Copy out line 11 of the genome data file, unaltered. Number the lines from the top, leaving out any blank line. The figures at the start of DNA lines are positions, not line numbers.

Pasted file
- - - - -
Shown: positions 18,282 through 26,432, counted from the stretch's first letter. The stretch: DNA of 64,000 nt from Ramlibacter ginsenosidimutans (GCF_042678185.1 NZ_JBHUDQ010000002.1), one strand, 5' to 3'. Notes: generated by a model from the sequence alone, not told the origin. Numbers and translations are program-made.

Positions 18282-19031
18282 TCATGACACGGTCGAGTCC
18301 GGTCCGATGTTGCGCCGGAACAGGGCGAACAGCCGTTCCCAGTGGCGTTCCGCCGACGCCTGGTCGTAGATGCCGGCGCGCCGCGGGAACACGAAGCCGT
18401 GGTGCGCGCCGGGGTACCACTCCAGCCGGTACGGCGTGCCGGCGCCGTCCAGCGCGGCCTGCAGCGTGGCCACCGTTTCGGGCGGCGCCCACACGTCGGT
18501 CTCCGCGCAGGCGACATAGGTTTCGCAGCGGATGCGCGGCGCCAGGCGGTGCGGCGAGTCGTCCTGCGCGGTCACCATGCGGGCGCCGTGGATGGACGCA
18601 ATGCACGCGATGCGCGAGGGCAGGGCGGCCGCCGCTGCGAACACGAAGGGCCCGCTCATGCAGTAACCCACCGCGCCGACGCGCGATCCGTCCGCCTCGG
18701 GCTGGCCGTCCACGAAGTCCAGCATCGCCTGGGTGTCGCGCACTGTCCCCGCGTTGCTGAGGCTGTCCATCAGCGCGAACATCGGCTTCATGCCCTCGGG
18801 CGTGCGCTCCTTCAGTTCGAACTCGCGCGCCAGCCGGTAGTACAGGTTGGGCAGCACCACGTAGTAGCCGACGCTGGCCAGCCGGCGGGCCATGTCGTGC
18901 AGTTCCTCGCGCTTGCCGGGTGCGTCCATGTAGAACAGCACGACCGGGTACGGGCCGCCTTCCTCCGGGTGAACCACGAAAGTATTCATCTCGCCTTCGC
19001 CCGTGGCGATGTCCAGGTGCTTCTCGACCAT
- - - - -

19001 CCGTGGCGATGTCCAGGTGCTTCTCGACCAT